Time to rebrand your startup? Tips for founder-led businesses

Cervest illustration by Sam Chivers
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Many brands go through iterations over the years. Rebrands can signal a new era, a new stage of growth, a deepening or widening of services and products, or a more fundamental change in direction.

But a rebrand is not a decision companies should take lightly: it’s no small undertaking. A brand goes to the heart of what your company is for, how it behaves and, ultimately its purpose. The design, the logo, the look and feel are important tools to bring that purpose to life, but you should beware that a rebrand will rarely begin and end with choosing colours and picking fonts.

What’s more, if your brand has been in the market for a while, you should first consider what it means to the people invested in it: employees, partners, customers. Brands can guide people’s perceptions, generate pride among employees and provide a clear framework for decision-making. If there is already an awareness, an affection, or even a behaviour which is positively influenced by your brand as it is, it’s worth asking whether the arguments for changing it – compelling though they may be – are enough to risk that momentum.

If they are, and you are still contemplating a rebrand, you should next consider how well cemented, and how well articulated your brand purpose is already. Rebrands should be never about throwing away the work you have already done. The key to a successful rebrand is defining and codifying the core DNA of the business and then evolving it to better represent your company as it is now.

Cervest’s Melissa Ayres

One brand not short of purpose is Cervest, a cloud-based provider of AI-powered Climate Intelligence, built to transform how we build, manage, and de-risk our planet’s most valuable assets—ultimately empowering everyone with the tools to adapt and decarbonise at scale.

Following its recent brand update, we asked Melissa Ayres, chief marketing officer at Cervest about the motivations behind its rebrand, practical tips on what to expect – and what to avoid – as well as their ambitions for the future.

What made you feel it was the right time to rebrand?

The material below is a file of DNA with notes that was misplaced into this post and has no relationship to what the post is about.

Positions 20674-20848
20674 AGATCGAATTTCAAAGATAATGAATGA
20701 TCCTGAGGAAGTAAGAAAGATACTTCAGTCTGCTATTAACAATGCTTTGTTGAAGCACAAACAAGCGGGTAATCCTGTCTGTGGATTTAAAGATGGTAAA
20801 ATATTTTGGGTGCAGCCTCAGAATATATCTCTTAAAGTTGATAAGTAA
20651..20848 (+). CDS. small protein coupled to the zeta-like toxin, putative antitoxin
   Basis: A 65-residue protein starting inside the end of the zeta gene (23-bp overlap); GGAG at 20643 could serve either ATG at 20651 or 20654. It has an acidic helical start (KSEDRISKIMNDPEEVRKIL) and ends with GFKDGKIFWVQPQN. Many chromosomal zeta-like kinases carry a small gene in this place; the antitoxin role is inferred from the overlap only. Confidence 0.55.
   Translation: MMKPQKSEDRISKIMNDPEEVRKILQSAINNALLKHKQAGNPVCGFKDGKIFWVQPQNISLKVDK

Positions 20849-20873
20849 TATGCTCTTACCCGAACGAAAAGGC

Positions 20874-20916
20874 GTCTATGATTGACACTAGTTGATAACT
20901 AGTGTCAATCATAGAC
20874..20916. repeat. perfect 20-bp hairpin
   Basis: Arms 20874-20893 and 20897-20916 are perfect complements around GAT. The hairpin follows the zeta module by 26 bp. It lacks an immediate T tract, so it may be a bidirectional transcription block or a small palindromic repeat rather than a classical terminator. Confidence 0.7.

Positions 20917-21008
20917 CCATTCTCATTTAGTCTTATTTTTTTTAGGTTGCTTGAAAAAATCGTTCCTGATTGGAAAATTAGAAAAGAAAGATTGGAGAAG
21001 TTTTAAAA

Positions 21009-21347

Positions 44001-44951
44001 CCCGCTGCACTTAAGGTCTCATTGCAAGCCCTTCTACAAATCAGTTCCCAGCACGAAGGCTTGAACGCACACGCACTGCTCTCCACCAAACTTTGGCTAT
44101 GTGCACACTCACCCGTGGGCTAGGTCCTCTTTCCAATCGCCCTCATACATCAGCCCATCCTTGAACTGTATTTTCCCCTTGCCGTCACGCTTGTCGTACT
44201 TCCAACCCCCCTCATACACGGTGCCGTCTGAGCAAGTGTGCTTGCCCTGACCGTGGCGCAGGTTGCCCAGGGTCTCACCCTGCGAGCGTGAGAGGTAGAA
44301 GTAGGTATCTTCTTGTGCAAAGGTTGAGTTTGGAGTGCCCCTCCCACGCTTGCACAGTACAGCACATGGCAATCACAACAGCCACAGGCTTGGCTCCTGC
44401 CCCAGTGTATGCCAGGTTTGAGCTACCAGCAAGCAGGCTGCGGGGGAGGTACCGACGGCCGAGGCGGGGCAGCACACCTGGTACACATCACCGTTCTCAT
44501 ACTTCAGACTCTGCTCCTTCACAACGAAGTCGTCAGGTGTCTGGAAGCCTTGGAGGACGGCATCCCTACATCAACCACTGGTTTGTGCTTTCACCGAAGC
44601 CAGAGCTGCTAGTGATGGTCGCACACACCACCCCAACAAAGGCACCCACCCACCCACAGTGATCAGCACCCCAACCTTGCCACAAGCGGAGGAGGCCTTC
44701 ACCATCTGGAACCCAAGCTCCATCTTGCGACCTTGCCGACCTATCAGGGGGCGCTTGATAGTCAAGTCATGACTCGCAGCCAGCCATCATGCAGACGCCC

It was a natural outcome of our Series A funding, and our investors’ strong endorsement of our Founder and CEO Iggy Bassi’s category leadership vision. Simply put: To be a category leader, you need a distinctive, world-class brand that stands out from others in your space. A great brand separates the leaders from the followers.

Was it important to align it with your US expansion?

Although the US is an important market for us, it was not about one market. It’s about being the Climate Intelligence (CI) category leader globally.

What does it do that the previous brand didn’t? Do you feel like now the packaging better reflects the content?

It is distinctive in the climate tech space, thanks to the illustrations and colour palette, which leads with purple. We commissioned bespoke illustrations from a fantastic illustrator, Sam Chivers, and bought all the rights to them so that no one else can use them. Illustration allows us to show the world in a future state as we imagine it – a climate intelligent world — and to make complex concepts like the Climate Intelligence Network™ and Earth Science AITM understandable and relatable.

What are the things you wish you knew?

I’ve done a few rebranding projects so I was aware of the potential pitfalls. In retrospect, I was clearly in denial about how truly hard it is to do a rebranding project on an accelerated timeline, alongside doing all the other things that need to be done to scale a marketing function, all with a small (but mighty!) team.

I’ve also had the experience of the CMO and CEO not being aligned on brand direction. That was not the case at all in this instance. Iggy, our CEO, embraced the opportunity to take a bold direction with our brand.

Were there any risks to switching up the brand?

That it would take too long. These types of projects typically take 12-18 months or more. We did it in five months. There is no time to lose when you have your sights set on creating and leading a new category.

How well can you brand deep tech to make it accessible?

Very well. Just look at Google. Driven by deep tech. Completely accessible. Recognisable globally. And it even became a verb, “Google it”. We aim to make Cervest a relatable, globally recognisable brand. And we imagine all kinds of possibilities.

Was there any science or data specific to this rebrand?

Although advanced science and technology are at the core of our CI platform and product suite, our buyer is not a scientist or a software developer. Our customers are enterprise decision-makers, including CFOs, risk managers and ESG/sustainability directors.

They are also credit managers in banks, and NGO and government policy leaders. The thing they all have in common is the need to manage asset-level risks and opportunities resulting from climate change. And they all want to know that the science behind the intelligence we offer is credible. Our brand pillars take all of this into account in how our brand is visualised and verbalised.

  • We’re calmly confident. We inspire and guide action.
  • We’re proudly human. We balance scientific with approachable.
  • We’re optimistically pioneering. We‘re grounded in reality and always looking ahead.

What’s next for Cervest’s brand?

Our goal is to build and lead a new era of open, networked Climate Intelligence where climate is at the core of every decision. As the CI category grows, we will be the only company to offer cloud-native, automated Climate Intelligence built on irrefutable and evolving science, quantification for every asset and open access for all.

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